Asamblea madness, as something untouchable, fixed, un-redo-able, is the belief that an Asamblea is something other than a tool (amongst others) for coordination and decision-making. To pretend that in an assembly it is necessary to have everybody that may have participated in previous assemblies is not being inclusive. Anyone that passes by can make a decision, and there is no need to wait for a “specially implicated” person if he or she is a “leader.” If people can attend, great, and if not they have to assume it will progress without them. That leads sometimes to difficult situations, but it is how a square works, under the belief that everybody is a part of it and can participate. The other essential thing is trust. Decisions must be taken even if we are not present. One has to rely on the group, on the decision taken during an Asamblea where people discuss and add nuances and arguments. We can’t fossilize decisions to what was decided in the past. The building of a square is something alive, continuously changing, and as decisions change, needs change, and there is nothing that can be guaranteed forever except that every decision can be re-thought.


In the Biennale, the scheduled Asambleas were not respected in the first weeks. Nobody attended, so that gives a clue of the commitment towards the collective building process, Nobody had the need to talk about the conflicts, to look for solutions, the international status of things, or anything. In the name of assemblies, decisions were not accepted.



Although it may seem quite unbelievable, there has been some fascist behavior among some of the so-called occupiers, that don’t represent what actually happens in the squares, where respect and active listening takes place. Instead of this we found a lack of respect, and even mobbing done to people who joined this “artificial” square, making it difficult to stay and actually work on things rather than playing the game of exhibition. The result of this attitude was people leaving the #OccupyBiennale, feelings of hostility, and invitations to leave. For an example in the mailing list, an email with subject that read: “Exclusion of antisocial, arrogant, anti-art, anti-individual occupy guest” was followed partially by:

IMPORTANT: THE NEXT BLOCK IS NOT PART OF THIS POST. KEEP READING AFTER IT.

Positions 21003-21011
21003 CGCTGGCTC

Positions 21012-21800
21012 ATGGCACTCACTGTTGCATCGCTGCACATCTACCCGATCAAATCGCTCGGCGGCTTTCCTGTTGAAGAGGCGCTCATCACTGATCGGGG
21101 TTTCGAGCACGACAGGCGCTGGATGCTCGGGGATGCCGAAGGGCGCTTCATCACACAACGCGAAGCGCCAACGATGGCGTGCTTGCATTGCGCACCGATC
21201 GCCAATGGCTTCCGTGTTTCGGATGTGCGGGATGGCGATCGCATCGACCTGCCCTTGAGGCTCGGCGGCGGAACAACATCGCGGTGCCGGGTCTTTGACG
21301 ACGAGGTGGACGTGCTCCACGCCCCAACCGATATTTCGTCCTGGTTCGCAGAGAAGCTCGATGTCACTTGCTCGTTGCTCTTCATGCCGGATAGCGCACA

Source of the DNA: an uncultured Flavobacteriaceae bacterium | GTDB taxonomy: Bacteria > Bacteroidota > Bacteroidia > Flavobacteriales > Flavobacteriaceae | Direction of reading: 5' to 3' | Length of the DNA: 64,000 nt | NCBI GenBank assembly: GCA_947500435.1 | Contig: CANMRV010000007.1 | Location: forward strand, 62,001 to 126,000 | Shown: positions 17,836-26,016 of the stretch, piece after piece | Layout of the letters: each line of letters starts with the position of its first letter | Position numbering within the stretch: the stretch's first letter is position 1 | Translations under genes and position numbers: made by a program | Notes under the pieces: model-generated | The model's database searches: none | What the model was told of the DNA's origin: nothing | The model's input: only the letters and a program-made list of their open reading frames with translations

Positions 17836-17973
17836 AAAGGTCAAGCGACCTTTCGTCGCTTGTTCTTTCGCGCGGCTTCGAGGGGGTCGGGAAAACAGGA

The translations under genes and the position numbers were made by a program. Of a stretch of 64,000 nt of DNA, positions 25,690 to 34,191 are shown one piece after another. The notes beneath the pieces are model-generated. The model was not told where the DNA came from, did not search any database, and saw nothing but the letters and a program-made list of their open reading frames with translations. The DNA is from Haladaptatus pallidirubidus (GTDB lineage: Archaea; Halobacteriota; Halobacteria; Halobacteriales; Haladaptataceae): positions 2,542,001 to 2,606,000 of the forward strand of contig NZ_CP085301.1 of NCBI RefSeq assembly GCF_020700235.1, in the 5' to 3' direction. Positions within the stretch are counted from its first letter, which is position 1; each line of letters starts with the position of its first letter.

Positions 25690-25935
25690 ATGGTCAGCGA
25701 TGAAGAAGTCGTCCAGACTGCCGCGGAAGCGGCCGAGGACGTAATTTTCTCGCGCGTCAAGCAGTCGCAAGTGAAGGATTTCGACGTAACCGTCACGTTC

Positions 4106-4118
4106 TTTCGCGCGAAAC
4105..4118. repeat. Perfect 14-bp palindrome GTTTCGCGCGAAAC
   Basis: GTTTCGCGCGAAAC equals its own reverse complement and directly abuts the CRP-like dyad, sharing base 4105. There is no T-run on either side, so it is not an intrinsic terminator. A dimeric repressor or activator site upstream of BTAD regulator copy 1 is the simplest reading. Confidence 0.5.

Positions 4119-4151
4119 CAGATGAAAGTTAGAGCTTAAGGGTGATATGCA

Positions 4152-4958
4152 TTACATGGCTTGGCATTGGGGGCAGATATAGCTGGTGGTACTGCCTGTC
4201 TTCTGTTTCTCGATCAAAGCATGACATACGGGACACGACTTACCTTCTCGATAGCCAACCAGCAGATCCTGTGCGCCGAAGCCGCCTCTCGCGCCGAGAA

“Permanently trouble making people who dont accept the decision of former assemblies, talking bullshit, standing on an arrogant, non flexible position should be sent back.We need constructive people and no trouble makers. you are here in Germany where law and order rules. Even in the german Occupy Movement we have law and orders decided by former assemblies. If you are not able to accept those former decisions you better go back home.”


A week after and under pressure, it was explained that it was “sarcasm.” Is this believable? Who can accept this behaviour? Where is the sarcasm? We saw something present through all the process of the #OccupyBiennale, people that come are “guests”, “visitors,” or even treated as “enemies.” There is a “we,” strong identities, To the “we” belongs the best, the winners, so the #occupy instead of being a space with no identities, no discrimination, comes out to be one more identity and exclusive.


This shows that fascism is present when it comes to remaining silent and not doing anything about these kinds of comments, especially in a country with a background full of deportations, borders, where the wound still emerges and where certain topics are still sensitive. But the problem is not to have a fascist. There are many, and we’ll have to cope with that. The problem is that nobody else reacts. Fear?



This fear leads us to several uncommon behaviors, such as remaining silent when intolerable behavior took place, to respect the established roles of being “guests of an institution” and having to respect the rules even if they make no sense in our context, to fear to discuss and debate when there is censorship around certain topics, restricting certain debates just to Germans because the “outsiders” would not understand the German context. Instead of understanding that building a global movement means explaining contexts, decoding ideas that can be obvious for the local people but not for the others. A wall appeared once more. A “we” and a “you” were created, dialogue stopped flowing; one is right, the other is wrong, no exchange is possible, positions are fixed. This cannot be part of a #square, where there are no previous truthful statements, everything is under construction, everything can be questioned and solutions are built based on the discussions taking place.